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The About Box dialog isn't an essential part of any application, but it serves an important role, as the "dogtags" for your application.
There are two distinct, and very different, audiences for this dialog.
You definitely should have an About Box-- but to continue with the dogtag analogy, if you're whipping out dogtags on a regular basis, that's symptomatic of a deeper problem (Mediiiic!). When you do need it, it can be a lifesaver. It's OK to be used infrequently, but it also needs to provide decent diagnostic info. Decorative About Boxes with their scrolling text and 3D graphics may be fun, but they aren't helpful.
In order to serve the needs of these two vastly different user groups, my About Box provides two views: a simple, basic view for users, and a vastly more detailed view (accessible through a "More >>" button) for developers.
This form is intended to be a standalone, resuable component; simply drag and drop the AboutBox.vb file into your project, then instantiate it as you would any other form. It has no special dependencies.
Private Sub MenuItemAbout_Click(ByVal sender As System.Object,_ ByVal e As System.EventArgs) Handles MenuItemAbout.Click Dim frmAbout As New AboutBox frmAbout.ShowDialog(Me) End Sub
That provides the simplest, default About Box behavior. This should work for most applications right out of the box (as pictured in the screenshot). If you want to customize the form's behavior, it does have a number of optional properties that can be set before showing the dialog:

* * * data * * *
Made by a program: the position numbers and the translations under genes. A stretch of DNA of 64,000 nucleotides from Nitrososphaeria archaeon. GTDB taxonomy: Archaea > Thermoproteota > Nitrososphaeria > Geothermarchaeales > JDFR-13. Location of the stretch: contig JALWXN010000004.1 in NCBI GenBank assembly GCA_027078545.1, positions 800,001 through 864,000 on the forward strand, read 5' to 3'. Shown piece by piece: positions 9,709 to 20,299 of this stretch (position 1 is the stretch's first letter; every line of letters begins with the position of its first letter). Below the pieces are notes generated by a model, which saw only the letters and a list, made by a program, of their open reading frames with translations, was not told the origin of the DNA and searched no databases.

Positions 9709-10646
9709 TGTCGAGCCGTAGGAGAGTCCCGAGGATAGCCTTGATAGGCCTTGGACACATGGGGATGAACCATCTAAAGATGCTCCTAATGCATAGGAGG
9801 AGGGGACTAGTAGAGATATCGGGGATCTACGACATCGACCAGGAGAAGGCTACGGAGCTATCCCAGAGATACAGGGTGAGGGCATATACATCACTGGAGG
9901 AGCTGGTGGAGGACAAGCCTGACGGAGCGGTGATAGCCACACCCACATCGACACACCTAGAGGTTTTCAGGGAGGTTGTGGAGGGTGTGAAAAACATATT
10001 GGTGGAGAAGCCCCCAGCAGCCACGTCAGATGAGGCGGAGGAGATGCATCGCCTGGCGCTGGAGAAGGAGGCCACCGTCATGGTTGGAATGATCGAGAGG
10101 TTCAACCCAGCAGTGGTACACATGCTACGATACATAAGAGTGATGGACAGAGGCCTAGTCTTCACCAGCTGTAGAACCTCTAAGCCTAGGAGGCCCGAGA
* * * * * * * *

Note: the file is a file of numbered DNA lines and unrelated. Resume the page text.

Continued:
Public Property AppEntryAssembly() As System.Reflection.Assembly Public Property AppTitle() As String Public Property AppDescription() As String Public Property AppVersion() As String Public Property AppCopyright() As String Public Property AppImage() As Image Public Property AppMoreInfo() As String Public Property AppDetailsButton() As Boolean
The sample application demonstrates how to set these properties to customize the text in the dialog.
The primary information presented by the About Box form is automatically derived from the AssemblyInfo.* file. The AssemblyInfo.* file should always be populated for all of your assemblies as a best programming practice, but you'll want to make doubly sure in this case.
<Assembly: AssemblyTitle("About Box Demo")> <Assembly: AssemblyDescription("Demonstration of AboutBox.vb code")> <Assembly: AssemblyCompany("Atwood Heavy Industries")> <Assembly: AssemblyProduct("Demo code")> <Assembly: AssemblyCopyright("© 2004, Atwood Heavy Industries")> <Assembly: AssemblyTrademark("All Rights Reserved")>
The rest of the detailed information is gathered through .NET's built in, and very powerful, reflection capabilities.
The build date is automatically calculated for each assembly based on the Build and Revision numbers specified in the AssemblyInfo.*:
This algorithm only works if standard auto-increment values were used (as pictured):
dt = CType("01/01/2000", DateTime). _ AddDays(AssemblyVersion.Build). _ AddSeconds(AssemblyVersion.Revision * 2) If TimeZone.IsDaylightSavingTime(dt, _ TimeZone.CurrentTimeZone.GetDaylightChanges(dt.Year)) Then dt = dt.AddHours(1) End If If dt > DateTime.Now Or AssemblyVersion.Build < 730 Or _ AssemblyVersion.Revision = 0 Then dt = AssemblyLastWriteTime(a) End If
If you've overridden the Build or Revision numbers, I can't calculate build date that way. In those scenarios, I use
GetLastWriteTime on the assembly DLL file. I'm not aware of any more accurate methods to get build date, but between these two, the build time is usually correct.
RichTextBoxfor more text, so URLs and MAILTO are automatically supported in